Wednesday, December 14, 2011

14/12 Tohoku volunteers face hard winter

Volunteers helping March 11 survivors are finding it hard to continue their activities due to the onset of severe winter weather in the Tohoku region.
Obstacles such as colder weather, frozen roads and snow are expected to shrink volunteer numbers, especially those coming from outside the disaster-hit prefectures.

Some local governments in the three hardest-hit prefectures--Iwate, Miyagi and Fukushima--have prodded volunteers to put off their activities until the spring.
Fears are also rising that many volunteers will find it hard to visit survivors, and some have voiced anxieties that without volunteers, life at temporary housing units may feel more lonely.
A small tea party was held at the No. 8 temporary housing complex in the Kozuchi district of Otsuchicho, Iwate Prefecture, in late November. The party was sponsored by a local volunteer group, Tono Magokoro Network. The group has held similar events at temporary housing units throughout the disaster-struck region.
The party in Kozuchi was attended by about 20 people.
A volunteer with Tono Magokoro, Toshiaki Nara, 29, spoke to the elderly as well as young mothers, asking them things like, "How are things going these days?"
In reply to Nara's question, one evacuee, Soyo Usuzawa, 79, said she felt lonely living alone in her temporary housing unit.
Hearing this, another evacuee, Kazuko Yamaguchi, 61, said, "Excuse me, but I've just learned we lived in the same neighborhood [before the disaster], you know?"
Usuzawa and Yamaguchi said the event was a chance to get acquainted with each other for the first time.
"I felt it was rather awkward to talk to other survivors here, as some of them might be depressed about losing family members in the tsunami," Yamaguchi said.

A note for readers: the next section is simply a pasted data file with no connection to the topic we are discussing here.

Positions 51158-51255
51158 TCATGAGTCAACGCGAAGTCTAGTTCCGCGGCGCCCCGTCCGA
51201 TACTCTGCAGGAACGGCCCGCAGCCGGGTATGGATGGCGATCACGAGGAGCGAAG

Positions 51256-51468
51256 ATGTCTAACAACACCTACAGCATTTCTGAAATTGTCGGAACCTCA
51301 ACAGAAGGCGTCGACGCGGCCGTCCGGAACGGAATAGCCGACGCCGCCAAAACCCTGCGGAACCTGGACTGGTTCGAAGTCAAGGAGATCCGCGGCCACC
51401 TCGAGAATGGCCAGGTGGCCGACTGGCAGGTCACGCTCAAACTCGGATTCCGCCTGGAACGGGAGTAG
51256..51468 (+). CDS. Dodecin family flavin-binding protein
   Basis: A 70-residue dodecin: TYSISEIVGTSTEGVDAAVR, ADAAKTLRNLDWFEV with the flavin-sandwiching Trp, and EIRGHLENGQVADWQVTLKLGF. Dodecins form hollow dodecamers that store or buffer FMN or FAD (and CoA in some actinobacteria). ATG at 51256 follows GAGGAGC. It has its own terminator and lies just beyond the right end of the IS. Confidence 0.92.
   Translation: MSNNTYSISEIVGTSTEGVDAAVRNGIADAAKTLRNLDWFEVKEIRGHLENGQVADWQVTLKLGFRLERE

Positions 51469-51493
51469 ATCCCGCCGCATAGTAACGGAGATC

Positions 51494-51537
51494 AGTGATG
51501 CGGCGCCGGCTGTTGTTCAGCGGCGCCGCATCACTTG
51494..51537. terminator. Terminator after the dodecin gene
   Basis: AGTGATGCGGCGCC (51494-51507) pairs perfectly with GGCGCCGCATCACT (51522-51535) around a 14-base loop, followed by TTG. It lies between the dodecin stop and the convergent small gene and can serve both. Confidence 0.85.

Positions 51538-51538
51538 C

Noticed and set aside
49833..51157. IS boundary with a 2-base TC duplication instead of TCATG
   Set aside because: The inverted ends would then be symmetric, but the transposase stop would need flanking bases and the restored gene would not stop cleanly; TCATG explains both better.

"I feel grateful to be able to have a person who can facilitate conversation among us," she said.
While watching the survivors chat over a cup of coffee, Nara said, "I'm afraid our group may be forced to suspend our activities during the winter season."
Nara, who formerly worked as an acupuncturist and Chinese medicinal therapist in Okazaki, Aichi Prefecture, has been working with the volunteer group since August. He has been staying in a Tono municipal gymnasium.
To get to Otsuchicho, Nara and several volunteers had to drive along mountainous roads for about 30 kilometers from Tono.
With winter settling in, the roads have frozen on some days. Many volunteers are unaccustomed to driving in these conditions. "As I have never driven on snowy roads before, I think it will be very hard to continue our activities when the snow gets deeper," Nara said.
Usuzawa said, "I feel uneasy living through the winter at this temporary housing, as it is quite unfamiliar to me. I want the volunteers to continue coming here."
Some local governments are racking their brains about how to deal with the task of accepting volunteers this winter.
In Yamamotocho, Miyagi Prefecture, the town government has cut back volunteer activities since the beginning of December. Now, volunteers dispose of tsunami debris only two days a week, compared with six days before. The government has also trimmed the number of volunteers to 50 a day from 100.
It is increasingly difficult for volunteers to sleep in tents and other makeshift lodgings in the face of the severe chill, officials said. And the town government has decided to accept only volunteers who are from groups that have secured such facilities as private homes that provide rooms and board for their members.
In Minami-Sanrikucho, the town government has provided volunteers living in their cars with disposable body warmers and a place to eat meals.
A Minami-Sanrikucho government official said, "We still need volunteers for outdoor jobs such as debris disposal and want as many volunteers as possible to help us in spite of the difficult winter conditions."
(Dec. 14, 2011)

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